In the past couple of years, youth ministry has adopted the social media network with open arms as it provides a whole new medium for connecting with a generation that is wired into the Internet. At times, it seems that many of our relationships with them are only digital while the goal is to interact face-to-face and share the Gospel with them.
Thus, youth workers have been creating Facebook Pages for their ministries as a central place for them to be able to promote their ministry, market their events, and engage with new teenagers that may have never stepped into a church. The question is, are youth workers being effective with their Facebook Pages? We want to share three tips to
1. Use Photos Primarily
This latest generation is a very visual group of people who have been bombarded with billboard advertisements, addicted to YouTube, and have more screens in front of them than any other generation before. If you want to know how to engage teenagers well, you need to look no further than the photos and videos you have taken at youth group.
Now, it should be noted that you need to have permission to post their photos so that you do not get in trouble. At the same time, photos that are groups of people as well as face shots are ideal because they make great photos to be commented on.
Why is this important? You now can tag photos of students that allow their friends to see your ministry’s page and drastically increase your Facebook Page’s reach. If the students love what they see, they like, share, and comment on these pages that can make that reach increase tenfold.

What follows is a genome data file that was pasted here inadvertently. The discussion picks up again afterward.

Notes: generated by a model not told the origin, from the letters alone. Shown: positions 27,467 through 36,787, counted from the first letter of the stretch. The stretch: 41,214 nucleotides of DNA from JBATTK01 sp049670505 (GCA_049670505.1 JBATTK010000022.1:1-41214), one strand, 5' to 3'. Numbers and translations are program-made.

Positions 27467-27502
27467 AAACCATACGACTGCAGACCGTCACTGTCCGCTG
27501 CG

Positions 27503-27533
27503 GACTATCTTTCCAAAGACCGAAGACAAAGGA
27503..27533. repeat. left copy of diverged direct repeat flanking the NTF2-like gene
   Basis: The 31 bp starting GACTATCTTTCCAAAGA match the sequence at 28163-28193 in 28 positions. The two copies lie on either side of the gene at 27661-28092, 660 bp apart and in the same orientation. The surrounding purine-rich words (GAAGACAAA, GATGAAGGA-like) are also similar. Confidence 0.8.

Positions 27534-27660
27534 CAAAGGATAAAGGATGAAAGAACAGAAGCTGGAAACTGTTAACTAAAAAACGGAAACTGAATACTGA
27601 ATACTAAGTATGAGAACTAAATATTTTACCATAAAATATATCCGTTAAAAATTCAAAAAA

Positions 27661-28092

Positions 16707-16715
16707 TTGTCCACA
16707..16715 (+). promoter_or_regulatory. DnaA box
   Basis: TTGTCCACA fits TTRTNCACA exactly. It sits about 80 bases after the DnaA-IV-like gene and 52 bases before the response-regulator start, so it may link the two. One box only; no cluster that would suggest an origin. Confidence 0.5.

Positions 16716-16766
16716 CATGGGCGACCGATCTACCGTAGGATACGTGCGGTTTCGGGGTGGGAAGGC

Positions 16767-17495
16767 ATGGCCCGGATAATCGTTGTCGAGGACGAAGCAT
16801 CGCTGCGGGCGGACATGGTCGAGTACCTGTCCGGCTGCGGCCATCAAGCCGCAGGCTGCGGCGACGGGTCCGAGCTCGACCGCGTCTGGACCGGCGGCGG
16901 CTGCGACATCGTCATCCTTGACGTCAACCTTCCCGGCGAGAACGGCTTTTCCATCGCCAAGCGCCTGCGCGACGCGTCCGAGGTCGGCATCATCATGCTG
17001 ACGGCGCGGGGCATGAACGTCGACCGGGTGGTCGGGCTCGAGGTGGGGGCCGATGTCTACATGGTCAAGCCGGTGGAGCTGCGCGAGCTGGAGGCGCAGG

Now instead of only the 150 Facebook fans that like your page see your content, up to 10,000 thousand people could be seeing your page, liking your ministry on Facebook, and this might translate into more bodies in the doors and more ears hearing the Gospel.
2. Promote Your Page Offline
Youth ministry should never stay online all the time and in the same regard, you should definitely promote your online ministry when you are at youth group. Put your Facebook page on your church’s bulletin, your business cards, and your PowerPoint announcements.
At the same time, you can have great activities that you use within the youth group for games or large group activities. Josh Griffin shared a game called Facebook Hacks that you can easily implement your own ministry’s Facebook Page as well as doing a scavenger hunt game night where people have to take photos and post them on your page and get new tips to progress through the event. So many possibilities here!
3. Connect to Something Off Facebook
I am always going to be a proponent of not making your Facebook pages your only online ministry presence. The reason for this is because you do not own or control Facebook. If Facebook decided tomorrow that their stocks tanked and they were taking it down, you would be without an online presence. They already are altering how many people get to see your Facebook page, so it is possible that more is to follow.
At the same time, you need a place to share ministry forms, a website for parents that do not want to go to Facebook, and a landing page that your church’s main website can link to. Even better, you could have your church’s blog on your youth group page and the youth pastor be sharing theological content or great service project experiences! Facebook is limited, but your own site has near limitless possibilities.